Lettering Artistry with Jessica Hische
You’ve probably seen Jessica Hische’s work in a lot of places. She has designed everything from chocolate lettering to Wes Anderson movie title sequences. In this installment of Art School, San Francisco artist and author Jessica Hische takes us into her design studio with a demo on custom lettering from pencil sketch to vector paths.
- So, lettering is a really weird profession.
I get paid to draw words and letters
and phrases all day.
There's calligraphers who write letters.
There's letterers who draw letters,
and then there's type designers who draw letters
but as a part of a system that all kind of works together,
and that's where you get your fonts from.
So, lettering's kind of like...
I'm not the engineer or architect that builds the skyscraper
that can then be replicated in Hong Kong,
which would be the type designer.
I'm more like your weird uncle who builds you
like a really special dollhouse
and, then, will never do it again.
I'm Jessica Hische and I'm a lettering artist
and author living in San Francisco.
(light rhythmic music)
Well, what happened for Moonrise Kingdom was
that I drew everyone's name in the beginning of the film,
and then I made typeface to use for the end credits.
It's very rare that I get to collaborate, directly,
with another artist on a project, like that.
It was really awesome and special
to feel like it was this very artistic collaboration
and didn't feel like a cut-and-dry client project.
(upbeat percussion music)
I got started in lettering...
Well, if I had to roll it all the way back,
it would probably be me drawing all
of the popular kid's names on their Trapper Keeper.
I went to art school to just study drawing and painting,
and when I was in college, I discovered graphic design
which I was completely obsessed with.
Being able to solve problems and work on the behalf
of clients just totally blew open my world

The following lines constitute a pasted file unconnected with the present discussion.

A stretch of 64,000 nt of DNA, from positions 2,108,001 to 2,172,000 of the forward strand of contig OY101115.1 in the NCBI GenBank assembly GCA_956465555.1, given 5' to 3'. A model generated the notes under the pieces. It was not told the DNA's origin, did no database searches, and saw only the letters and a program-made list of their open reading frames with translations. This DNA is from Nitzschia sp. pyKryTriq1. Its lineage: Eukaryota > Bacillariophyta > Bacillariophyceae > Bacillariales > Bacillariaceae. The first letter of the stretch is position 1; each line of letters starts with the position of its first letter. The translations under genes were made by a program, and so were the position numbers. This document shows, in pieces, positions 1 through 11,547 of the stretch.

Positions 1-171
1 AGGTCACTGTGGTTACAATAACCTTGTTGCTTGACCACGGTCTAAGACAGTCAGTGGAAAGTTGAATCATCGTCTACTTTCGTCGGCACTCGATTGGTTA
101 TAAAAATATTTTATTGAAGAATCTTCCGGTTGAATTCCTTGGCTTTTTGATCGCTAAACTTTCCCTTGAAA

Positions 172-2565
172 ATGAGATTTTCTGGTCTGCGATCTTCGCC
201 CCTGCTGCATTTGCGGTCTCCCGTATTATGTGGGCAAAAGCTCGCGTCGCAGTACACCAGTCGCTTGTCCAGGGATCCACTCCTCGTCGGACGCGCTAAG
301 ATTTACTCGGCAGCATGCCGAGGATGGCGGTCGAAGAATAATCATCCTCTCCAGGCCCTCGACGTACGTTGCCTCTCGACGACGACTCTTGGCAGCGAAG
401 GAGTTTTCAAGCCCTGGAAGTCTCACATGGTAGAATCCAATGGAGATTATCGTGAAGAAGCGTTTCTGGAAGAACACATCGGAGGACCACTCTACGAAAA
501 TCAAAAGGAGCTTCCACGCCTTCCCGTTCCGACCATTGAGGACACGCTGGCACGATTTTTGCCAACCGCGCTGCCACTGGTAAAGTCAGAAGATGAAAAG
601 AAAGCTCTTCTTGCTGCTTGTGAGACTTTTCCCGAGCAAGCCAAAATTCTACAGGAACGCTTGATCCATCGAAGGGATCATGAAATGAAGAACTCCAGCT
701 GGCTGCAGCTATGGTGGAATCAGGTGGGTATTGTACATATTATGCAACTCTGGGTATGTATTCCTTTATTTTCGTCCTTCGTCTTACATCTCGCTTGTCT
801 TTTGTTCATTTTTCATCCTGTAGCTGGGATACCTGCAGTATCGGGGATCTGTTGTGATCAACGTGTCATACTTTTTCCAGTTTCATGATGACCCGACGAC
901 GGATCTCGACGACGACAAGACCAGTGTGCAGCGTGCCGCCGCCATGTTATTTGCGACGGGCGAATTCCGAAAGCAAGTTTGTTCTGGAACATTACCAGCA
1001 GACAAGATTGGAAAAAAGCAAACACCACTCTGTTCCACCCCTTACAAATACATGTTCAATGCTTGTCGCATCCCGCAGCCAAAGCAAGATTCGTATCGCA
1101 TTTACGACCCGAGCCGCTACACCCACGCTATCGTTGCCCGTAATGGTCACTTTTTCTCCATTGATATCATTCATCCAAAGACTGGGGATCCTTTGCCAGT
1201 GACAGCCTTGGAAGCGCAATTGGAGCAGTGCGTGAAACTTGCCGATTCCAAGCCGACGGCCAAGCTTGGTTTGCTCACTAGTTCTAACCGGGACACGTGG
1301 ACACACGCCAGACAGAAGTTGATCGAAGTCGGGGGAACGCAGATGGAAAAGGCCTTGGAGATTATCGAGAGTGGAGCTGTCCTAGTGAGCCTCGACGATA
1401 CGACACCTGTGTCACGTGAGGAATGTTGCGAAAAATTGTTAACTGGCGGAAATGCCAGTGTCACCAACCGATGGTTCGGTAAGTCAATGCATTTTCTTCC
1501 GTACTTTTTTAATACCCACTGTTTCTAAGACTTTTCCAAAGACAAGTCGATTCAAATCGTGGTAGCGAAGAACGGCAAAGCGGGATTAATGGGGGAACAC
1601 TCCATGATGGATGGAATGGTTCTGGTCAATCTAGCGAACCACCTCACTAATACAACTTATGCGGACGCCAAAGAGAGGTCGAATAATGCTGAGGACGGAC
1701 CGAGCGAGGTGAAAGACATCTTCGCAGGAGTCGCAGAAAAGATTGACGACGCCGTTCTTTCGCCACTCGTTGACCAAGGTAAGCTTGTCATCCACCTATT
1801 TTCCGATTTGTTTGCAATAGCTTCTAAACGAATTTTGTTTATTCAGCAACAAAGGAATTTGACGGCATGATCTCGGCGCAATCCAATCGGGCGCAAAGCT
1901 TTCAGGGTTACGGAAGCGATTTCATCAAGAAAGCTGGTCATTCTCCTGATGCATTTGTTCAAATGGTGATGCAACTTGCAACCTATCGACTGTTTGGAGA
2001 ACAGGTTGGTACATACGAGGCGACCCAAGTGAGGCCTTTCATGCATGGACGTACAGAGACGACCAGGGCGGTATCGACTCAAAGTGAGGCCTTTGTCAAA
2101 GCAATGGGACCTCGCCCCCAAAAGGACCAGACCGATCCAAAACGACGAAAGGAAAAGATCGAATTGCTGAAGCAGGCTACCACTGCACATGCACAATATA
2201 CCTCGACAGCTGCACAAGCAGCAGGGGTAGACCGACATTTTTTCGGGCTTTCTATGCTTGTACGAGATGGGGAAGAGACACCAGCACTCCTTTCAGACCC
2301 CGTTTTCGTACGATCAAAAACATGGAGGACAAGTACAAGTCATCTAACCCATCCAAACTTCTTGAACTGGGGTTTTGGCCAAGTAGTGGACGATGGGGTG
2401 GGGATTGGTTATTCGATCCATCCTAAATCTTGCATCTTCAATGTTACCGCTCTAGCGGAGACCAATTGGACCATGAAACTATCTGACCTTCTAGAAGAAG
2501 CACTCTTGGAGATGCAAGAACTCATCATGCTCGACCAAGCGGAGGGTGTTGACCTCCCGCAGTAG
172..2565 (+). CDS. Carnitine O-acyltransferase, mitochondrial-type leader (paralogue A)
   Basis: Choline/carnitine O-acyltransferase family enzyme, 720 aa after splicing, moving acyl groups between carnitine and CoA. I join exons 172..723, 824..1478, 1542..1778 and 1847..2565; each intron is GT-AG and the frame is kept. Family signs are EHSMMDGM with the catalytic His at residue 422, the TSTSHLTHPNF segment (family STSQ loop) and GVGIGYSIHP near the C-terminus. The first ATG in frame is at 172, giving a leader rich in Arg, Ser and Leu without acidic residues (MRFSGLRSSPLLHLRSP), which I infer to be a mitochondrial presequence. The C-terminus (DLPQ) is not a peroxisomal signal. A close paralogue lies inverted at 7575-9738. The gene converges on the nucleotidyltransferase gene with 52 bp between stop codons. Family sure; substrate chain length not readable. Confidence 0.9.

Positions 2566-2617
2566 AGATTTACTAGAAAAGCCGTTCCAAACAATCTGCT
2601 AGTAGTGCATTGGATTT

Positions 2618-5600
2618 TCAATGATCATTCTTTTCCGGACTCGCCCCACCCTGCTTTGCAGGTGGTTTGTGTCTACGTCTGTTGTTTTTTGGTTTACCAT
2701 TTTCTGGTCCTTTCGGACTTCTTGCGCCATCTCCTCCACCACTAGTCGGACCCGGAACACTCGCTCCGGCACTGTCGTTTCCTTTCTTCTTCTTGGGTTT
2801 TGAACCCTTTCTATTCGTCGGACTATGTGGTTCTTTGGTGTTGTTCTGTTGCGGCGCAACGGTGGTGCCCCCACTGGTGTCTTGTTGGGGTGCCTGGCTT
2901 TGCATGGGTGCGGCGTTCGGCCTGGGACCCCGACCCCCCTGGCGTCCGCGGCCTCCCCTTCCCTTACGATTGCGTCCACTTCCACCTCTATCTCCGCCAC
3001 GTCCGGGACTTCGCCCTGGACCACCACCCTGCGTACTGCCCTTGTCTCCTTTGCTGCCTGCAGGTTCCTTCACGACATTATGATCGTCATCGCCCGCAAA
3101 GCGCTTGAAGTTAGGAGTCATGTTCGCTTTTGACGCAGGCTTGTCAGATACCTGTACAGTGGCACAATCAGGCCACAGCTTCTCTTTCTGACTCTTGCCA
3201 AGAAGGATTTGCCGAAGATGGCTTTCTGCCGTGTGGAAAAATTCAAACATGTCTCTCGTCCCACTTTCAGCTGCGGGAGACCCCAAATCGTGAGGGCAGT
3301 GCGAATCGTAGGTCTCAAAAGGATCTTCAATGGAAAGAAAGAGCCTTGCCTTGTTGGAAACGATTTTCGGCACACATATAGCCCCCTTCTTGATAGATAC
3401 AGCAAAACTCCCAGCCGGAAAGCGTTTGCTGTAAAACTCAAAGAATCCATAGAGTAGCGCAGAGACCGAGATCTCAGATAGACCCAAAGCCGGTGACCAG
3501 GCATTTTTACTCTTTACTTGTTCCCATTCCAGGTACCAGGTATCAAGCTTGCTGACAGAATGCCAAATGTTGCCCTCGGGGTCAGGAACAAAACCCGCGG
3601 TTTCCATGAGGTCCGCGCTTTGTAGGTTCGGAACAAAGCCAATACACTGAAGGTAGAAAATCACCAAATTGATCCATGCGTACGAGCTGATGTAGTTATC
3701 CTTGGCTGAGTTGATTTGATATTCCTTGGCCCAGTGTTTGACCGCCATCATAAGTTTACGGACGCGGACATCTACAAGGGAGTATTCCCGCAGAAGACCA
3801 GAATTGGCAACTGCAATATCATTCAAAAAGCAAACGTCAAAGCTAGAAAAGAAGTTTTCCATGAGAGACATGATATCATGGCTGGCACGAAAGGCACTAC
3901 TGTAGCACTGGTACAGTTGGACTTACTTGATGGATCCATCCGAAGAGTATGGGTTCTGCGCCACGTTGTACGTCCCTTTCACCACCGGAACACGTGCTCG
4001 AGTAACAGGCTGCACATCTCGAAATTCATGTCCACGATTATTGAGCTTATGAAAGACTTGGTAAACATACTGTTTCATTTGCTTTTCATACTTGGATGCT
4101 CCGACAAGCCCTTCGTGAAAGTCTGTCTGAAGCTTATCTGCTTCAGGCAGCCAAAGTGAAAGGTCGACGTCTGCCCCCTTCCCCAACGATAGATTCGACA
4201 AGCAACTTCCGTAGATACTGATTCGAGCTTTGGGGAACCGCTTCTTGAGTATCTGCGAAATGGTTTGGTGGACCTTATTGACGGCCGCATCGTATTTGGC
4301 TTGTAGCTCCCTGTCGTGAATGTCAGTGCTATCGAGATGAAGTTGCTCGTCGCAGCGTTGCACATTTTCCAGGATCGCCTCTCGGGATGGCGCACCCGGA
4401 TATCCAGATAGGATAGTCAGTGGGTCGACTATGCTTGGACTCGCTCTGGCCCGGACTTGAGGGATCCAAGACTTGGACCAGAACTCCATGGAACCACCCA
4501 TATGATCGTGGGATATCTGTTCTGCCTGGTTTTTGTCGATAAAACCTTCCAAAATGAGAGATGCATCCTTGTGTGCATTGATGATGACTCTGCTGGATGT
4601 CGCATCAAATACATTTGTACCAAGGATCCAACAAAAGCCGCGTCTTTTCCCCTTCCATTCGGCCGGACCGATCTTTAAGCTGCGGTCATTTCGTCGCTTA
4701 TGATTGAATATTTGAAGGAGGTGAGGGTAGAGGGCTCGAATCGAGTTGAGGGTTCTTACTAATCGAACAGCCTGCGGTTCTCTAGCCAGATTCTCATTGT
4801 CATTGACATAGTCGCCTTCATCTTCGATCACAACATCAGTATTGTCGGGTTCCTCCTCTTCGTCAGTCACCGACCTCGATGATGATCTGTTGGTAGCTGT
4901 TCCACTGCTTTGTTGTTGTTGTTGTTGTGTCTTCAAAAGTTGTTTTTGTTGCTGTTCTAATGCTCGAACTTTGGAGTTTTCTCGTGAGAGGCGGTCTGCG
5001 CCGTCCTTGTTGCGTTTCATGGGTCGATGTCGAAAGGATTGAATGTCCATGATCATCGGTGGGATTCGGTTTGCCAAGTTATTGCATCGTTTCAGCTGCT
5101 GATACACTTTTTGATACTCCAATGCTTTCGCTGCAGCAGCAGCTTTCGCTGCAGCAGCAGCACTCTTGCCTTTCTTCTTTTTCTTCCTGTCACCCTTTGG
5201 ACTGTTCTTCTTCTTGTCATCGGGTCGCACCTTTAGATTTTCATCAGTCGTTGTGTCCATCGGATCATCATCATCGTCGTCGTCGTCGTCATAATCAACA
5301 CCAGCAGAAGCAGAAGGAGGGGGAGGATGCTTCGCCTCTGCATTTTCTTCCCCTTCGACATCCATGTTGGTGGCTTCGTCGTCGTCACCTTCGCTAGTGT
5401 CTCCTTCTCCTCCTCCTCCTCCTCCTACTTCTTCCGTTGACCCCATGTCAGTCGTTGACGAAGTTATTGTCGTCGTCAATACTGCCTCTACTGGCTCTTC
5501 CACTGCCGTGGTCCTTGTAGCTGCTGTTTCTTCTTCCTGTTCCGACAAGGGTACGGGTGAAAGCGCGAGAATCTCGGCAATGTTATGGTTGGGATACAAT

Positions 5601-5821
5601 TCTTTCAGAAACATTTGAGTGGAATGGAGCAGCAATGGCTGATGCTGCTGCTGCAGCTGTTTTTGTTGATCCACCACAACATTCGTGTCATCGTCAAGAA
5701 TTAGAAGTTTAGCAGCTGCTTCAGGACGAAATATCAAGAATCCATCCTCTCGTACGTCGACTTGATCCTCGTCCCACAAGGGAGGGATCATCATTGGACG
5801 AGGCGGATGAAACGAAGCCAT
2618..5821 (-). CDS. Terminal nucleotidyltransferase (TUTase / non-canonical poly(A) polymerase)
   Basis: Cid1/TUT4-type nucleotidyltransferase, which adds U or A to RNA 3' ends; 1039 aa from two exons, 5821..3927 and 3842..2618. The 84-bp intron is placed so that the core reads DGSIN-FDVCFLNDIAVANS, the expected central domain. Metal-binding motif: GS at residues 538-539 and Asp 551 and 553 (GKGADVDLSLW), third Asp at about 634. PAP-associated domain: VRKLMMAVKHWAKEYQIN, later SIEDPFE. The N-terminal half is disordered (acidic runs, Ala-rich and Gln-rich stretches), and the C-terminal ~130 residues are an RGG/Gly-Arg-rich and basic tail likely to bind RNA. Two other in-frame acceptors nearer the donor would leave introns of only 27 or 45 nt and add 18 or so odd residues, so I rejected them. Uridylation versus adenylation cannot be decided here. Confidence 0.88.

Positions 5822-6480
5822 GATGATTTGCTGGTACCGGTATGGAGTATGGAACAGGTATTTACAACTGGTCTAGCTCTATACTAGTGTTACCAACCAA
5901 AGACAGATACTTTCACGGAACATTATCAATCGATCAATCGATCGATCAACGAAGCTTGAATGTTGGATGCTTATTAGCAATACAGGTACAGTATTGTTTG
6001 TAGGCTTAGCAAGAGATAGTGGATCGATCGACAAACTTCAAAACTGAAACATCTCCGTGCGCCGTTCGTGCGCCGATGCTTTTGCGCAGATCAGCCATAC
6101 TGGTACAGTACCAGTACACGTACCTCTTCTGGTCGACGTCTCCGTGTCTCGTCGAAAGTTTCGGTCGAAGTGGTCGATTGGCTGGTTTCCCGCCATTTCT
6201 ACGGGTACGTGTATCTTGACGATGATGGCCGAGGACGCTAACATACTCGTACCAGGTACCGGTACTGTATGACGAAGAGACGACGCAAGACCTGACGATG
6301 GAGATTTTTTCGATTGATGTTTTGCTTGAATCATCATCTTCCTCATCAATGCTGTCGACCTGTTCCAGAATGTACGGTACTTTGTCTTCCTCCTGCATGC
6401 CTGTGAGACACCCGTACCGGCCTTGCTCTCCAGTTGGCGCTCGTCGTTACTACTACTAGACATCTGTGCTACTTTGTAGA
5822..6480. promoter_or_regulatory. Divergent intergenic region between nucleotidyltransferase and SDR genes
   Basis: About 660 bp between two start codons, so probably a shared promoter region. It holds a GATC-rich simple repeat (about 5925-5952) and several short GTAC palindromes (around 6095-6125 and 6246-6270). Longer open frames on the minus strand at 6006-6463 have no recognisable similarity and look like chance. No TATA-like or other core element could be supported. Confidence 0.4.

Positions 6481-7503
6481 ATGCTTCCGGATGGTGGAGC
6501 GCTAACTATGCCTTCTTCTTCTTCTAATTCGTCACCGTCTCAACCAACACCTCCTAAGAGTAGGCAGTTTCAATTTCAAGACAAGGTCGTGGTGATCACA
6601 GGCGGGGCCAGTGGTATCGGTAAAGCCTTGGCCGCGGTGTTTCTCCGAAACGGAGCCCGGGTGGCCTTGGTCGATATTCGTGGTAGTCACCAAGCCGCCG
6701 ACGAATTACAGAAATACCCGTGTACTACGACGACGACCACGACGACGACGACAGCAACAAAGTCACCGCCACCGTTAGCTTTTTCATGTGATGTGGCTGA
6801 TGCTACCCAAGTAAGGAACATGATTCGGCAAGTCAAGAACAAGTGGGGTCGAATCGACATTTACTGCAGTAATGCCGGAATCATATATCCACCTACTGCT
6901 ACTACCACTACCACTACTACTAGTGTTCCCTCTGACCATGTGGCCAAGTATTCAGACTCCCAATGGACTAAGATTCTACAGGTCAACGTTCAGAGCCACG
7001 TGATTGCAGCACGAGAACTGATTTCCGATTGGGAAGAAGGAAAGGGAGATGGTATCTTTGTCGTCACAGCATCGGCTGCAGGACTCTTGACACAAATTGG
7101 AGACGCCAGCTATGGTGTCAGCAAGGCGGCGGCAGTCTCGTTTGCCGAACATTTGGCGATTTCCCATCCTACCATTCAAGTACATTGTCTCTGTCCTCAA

in terms of being able to have an excuse
to create every day.
So, when I'm brainstorming,
what I first do is I do research.
When it comes to doing anything for a book,
it means reading the book.
When I'm doing editorial illustration,
it means reading the article.
I good place to start is by redoing the design
of something you already love.
Like, maybe, there's some fantasy book
that you grew up loving,
but you always hated the cover.
(upbeat instrumental music)
I get much more out of making these, sort of,
like verbal brainstorming lists.
When it comes to harmony, the first words
that came to mind were smooth, grace,
musical, nature, natural, flowing.
But the thing that's great is that
because I'm not making pretty art, at that stage,
I don't judge myself for whatever I'm gonna write down.
The only thing I worry about is
that someone is gonna discover my notebooks, later,
and think I was like a total maniac.
Everything that I do starts off as a sketch,
whether that sketch is done in a sketchbook
or on an iPad or on a piece of loose-leaf paper
or on a napkin at a bar.
Like, it just depends on how I feel that day,
and how prepared I am with my materials.
And then, once I kind of have my layout figured out,
then I'll use a more intense pencil.
So when people look through my sketchbooks,
they think, like, "Wow, you do it perfect
"the first time, every time."
When really there's like layers and layers and layers
or erased, very light sketches, underneath of what you see,
First, what I'll do is I'll lay down my baseline,
which is what the letters sit on top of,
and, next, I'll figure out what I want my x-height to be.
So, the x-height is the height of the lower case letters.
So, if I made my x-height really tall,
and I wanted to fit my words within this space,
it would mean that my letters would be really, really skinny
and if I made my x-height really short
and I wanted to fit the word within this space,
it would mean that my letters would be really wide.
So, I'm gonna do something kind of in between.
And, what I'll first do is sort of set down
a very light drawing.
So, I think one of the things
that you should remind yourself when you're starting out,
in lettering, is that being naive can be really amazing
because you do weird things
that people with experience do not know how to do anymore.
So, don't think about your lack of experience
as being a disadvantage, think about it
as being an advantage because you can make stranger art
that can be super cool, and random,
versus that has a ton of experience,
they have a really hard time breaking the rules.
I'll go in and add my thicks and thins.
I know that anyplace where a pen
would have made a downstroke, instead of an upstroke,
is likely where that thickness is gonna be.
I'm gonna scan my art
so that I can put it on my computer.
Now, I have a proper scanner,
but I haven't used it in, like, five years
because of amazing apps.
I have a perfect scan.
The biggest advice I can give you is don't let
the intimidation of actually starting down the path
to do anything be what stops you,
because it's hard for everybody.
It's hard for people with all the confidence
and talent in the world to start projects.
I'm a big, like eraser, dust everywhere person.
Just, like, that's it, cut! (laughs)